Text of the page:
Before slapping Russia with the most serious sanctions since the Cold War era, the Obama administration calculated that such a breach in bilateral relations wouldn’t affect joint U.S.-Russian efforts on other urgent diplomatic initiatives, especially with Syria and Iran.
Foreign policy analysts said the gamble behind the administration’s announcement Monday of sanctions against 11 Russian and Ukrainian officials – the alleged architects of the Crimea annexation campaign – makes sense.
The U.S. focus on chemical weapons in the Syrian conflict fulfills Russian President Vladimir Putin’s goal of keeping Syrian President Bashar Assad in power, and Russian influence in the talks on Iran’s nuclear program has diminished, according to analysts who specialize in U.S.-Russian relations.
Those conclusions suggest that the State Department’s compartmentalization policy will succeed, avoiding a severing of U.S.-Russian ties but still light years away from what the Obama administration once had envisioned as a “reset” with Moscow.
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Analysts warned, however, that the future of relations depends on whether Putin decides to expand his Crimea incursion into eastern Ukraine – a move that would invite a more severe Western backlash, with the potential for a total breakdown in diplomatic relations.
“Controlling his neighborhood is more important to him,” said James Goldgeier, a Russia specialist and dean of the School of International Service at American University in Washington. “Keeping Ukraine from creating any real relations with the West is more important to him than these other diplomatic issues.”
U.S. officials, who spoke on condition of anonymity so as to freely discuss the sanctions, told journalists via conference call Monday that it was clear that U.S.-Russian relations were fraying, with the American side canceling trade and commercial meetings, suspending bilateral military exercises and scrapping G8 preparatory meetings.
“But if you look at the scope of those other issues, on the Syrian chemical weapons issue, Russia is deeply invested in that project,” a U.S. official said. “And in fact, we’ve seen a picking up of the pace in terms of the removal of that CW (chemical weapons), of the CW from Syria.”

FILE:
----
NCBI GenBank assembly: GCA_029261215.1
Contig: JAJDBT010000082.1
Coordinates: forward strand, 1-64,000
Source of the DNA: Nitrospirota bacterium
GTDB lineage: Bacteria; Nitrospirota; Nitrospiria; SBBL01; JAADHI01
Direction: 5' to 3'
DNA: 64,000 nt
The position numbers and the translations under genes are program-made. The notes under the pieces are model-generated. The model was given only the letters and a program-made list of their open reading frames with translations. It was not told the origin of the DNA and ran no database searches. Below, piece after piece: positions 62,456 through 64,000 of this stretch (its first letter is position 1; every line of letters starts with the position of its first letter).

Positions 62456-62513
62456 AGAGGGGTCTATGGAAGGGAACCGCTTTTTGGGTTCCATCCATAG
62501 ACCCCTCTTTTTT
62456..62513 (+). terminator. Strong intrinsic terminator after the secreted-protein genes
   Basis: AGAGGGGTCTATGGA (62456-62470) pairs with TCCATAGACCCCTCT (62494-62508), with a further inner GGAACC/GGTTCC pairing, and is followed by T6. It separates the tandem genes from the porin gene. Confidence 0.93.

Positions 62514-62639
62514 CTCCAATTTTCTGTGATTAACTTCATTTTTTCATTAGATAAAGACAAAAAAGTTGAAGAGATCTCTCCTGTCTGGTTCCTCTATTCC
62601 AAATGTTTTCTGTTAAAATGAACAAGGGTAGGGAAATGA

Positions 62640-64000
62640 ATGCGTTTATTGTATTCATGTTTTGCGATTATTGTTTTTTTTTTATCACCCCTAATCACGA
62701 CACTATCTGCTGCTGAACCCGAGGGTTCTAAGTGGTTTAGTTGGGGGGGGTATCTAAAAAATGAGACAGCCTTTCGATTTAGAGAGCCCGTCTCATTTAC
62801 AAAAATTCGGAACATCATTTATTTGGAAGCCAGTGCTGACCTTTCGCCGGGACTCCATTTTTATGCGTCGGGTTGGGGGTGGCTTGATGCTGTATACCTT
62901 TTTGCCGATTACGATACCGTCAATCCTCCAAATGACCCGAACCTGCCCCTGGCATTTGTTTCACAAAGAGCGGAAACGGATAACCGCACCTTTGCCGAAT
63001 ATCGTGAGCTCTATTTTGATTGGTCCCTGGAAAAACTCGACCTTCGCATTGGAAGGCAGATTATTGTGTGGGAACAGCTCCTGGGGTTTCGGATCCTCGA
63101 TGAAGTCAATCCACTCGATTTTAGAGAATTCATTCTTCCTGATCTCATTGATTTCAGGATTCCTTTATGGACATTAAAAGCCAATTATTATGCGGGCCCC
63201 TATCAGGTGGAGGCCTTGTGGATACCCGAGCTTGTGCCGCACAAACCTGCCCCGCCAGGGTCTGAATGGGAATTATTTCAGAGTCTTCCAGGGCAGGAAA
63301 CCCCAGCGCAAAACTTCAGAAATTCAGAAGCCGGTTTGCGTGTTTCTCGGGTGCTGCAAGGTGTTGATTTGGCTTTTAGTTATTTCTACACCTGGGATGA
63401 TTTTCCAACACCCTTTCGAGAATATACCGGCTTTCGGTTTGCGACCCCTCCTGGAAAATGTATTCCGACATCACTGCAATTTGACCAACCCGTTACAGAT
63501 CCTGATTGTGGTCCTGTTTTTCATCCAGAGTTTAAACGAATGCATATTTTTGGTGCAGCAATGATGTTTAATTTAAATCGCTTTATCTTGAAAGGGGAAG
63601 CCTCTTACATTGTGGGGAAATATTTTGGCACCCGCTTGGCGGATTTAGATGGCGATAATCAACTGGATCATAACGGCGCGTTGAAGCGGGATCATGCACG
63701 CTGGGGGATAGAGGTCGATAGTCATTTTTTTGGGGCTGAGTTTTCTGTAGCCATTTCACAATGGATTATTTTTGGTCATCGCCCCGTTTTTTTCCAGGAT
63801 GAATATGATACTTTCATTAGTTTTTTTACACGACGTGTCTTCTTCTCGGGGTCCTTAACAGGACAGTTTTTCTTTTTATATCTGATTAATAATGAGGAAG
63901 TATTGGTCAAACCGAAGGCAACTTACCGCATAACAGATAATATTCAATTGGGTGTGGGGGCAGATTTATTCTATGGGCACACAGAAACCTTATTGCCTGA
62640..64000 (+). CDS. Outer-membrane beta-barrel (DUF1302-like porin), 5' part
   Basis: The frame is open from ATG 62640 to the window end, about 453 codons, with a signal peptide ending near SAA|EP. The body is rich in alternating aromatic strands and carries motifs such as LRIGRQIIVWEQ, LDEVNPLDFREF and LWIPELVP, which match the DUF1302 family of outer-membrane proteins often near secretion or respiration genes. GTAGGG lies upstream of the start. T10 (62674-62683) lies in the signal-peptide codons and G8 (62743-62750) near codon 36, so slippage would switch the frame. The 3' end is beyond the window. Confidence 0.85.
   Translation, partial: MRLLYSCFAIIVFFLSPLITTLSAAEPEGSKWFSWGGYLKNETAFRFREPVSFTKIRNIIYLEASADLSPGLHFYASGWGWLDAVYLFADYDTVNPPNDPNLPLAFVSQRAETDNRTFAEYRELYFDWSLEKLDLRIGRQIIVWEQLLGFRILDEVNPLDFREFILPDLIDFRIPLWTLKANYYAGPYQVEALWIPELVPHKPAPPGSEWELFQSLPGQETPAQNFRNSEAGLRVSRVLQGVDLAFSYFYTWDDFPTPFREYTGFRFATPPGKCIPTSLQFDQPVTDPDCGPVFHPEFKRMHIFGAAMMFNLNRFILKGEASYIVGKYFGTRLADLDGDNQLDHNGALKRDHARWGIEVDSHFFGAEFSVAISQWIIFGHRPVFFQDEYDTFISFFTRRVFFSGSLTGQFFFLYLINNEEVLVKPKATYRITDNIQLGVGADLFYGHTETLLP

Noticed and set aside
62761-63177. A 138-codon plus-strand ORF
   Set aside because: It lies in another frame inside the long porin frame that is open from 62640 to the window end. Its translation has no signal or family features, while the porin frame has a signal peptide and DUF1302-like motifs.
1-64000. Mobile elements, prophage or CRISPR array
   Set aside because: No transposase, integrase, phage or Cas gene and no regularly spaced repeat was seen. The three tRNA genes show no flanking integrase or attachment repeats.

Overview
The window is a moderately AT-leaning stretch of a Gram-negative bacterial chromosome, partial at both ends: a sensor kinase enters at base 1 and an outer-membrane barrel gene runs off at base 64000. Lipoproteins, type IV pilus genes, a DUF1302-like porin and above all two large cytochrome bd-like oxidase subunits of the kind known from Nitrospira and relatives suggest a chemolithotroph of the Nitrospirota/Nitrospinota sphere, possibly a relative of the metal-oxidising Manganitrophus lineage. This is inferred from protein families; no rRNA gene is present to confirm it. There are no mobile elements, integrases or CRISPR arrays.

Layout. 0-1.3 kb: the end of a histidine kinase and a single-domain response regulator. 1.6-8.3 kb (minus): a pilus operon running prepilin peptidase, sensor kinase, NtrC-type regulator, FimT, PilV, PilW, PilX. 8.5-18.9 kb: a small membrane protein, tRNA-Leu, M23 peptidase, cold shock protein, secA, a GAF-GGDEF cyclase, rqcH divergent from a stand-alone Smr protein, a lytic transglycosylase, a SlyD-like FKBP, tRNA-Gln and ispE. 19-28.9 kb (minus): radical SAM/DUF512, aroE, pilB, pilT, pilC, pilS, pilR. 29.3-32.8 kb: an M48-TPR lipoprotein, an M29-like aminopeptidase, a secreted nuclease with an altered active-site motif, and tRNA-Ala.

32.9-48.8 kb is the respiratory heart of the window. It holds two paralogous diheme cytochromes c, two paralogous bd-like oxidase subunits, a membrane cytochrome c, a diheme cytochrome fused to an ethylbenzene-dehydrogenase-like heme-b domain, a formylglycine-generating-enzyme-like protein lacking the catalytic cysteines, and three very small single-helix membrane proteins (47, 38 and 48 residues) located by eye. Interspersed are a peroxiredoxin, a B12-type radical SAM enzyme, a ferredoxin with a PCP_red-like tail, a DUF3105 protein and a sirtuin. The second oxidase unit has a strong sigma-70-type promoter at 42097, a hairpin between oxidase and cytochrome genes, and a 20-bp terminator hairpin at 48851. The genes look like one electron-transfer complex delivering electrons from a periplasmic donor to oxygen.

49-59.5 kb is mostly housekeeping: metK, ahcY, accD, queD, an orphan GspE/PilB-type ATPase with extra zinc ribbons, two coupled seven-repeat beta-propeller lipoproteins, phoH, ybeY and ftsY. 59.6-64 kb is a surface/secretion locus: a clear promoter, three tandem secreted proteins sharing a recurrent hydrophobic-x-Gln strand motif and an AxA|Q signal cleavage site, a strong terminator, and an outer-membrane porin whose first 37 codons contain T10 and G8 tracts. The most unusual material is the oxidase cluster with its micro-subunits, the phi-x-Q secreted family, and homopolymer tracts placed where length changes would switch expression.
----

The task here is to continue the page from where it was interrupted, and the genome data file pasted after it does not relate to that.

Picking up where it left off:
Goldgeier said the Russian position has driven the agenda on Syria since last summer, when President Barack Obama made the controversial decision to call off airstrikes against the Damascus regime.
The result – no immediate threat to Assad’s rule – is exactly what the Russians wanted, so there would be no reason for them to withdraw their involvement, he said.
“From the Russian standpoint, Syria has gone quite well since last summer, so Crimea shouldn’t really have an effect on their approach,” Goldgeier said.
Faysal Itani, a fellow with the Washington-based Atlantic Council’s Rafik Hariri Center for the Middle East, said Russia’s cooperation on the chemical weapons removal was no “concession that’s part of a broader strategy to end the conflict.” On the contrary, Itani said, the agreement is hinged on Russia’s desire to keep Assad in power and the Obama administration’s inability to craft a consistent response to the Syrian civil war.
“The Obama administration, because it doesn’t have a solid, robust, strategic worldview, treats these issues in a crisis management sort of way,” Itani said.
On Iran’s nuclear program, analysts said, Russia’s importance to negotiations has waned since the emergence of a tentative thaw in U.S.-Iranian relations. No longer did the United States need to rely on the Russians as interlocutors or as supporters of sanctions – the Americans had restored direct contact with the Iranians for the first time in decades.
A U.S. official on the call with reporters Monday said “Russia would only be further isolating itself” if it were to withdraw its cooperation from the so-called P5+1 talks, an international effort to resolve concerns over Iran’s nuclear ambitions that has the five permanent members of the U.N. Security Council, plus Germany, negotiating together.
“Russia has its own interests in avoiding an escalation of events in the Persian Gulf or nuclear proliferation,” the official said.
Olga Oliker, a Russia specialist and senior international policy analyst at the RAND Corp., said it remains to be seen “whether they’re willing to cut off their nose to spite their face to make things difficult for us in Syria and Iran.”
Oliker and other analysts said the Obama administration has given Russian relations an exaggerated importance when, in reality, there’s so little substance that the sanctions aren’t likely to sway Putin. A stream of phone calls and high-level diplomatic talks with the Russians didn’t work, analysts say, and these limited sanctions against Putin’s cronies and aides aren’t likely to, either.
“If Russia takes some sort of military action in eastern Ukraine, we’ll add more people to the list?” Oliker asked rhetorically about the next U.S. step. “I don’t think anybody expects this will lead Russia to leave Crimea, or will deter it from further action.”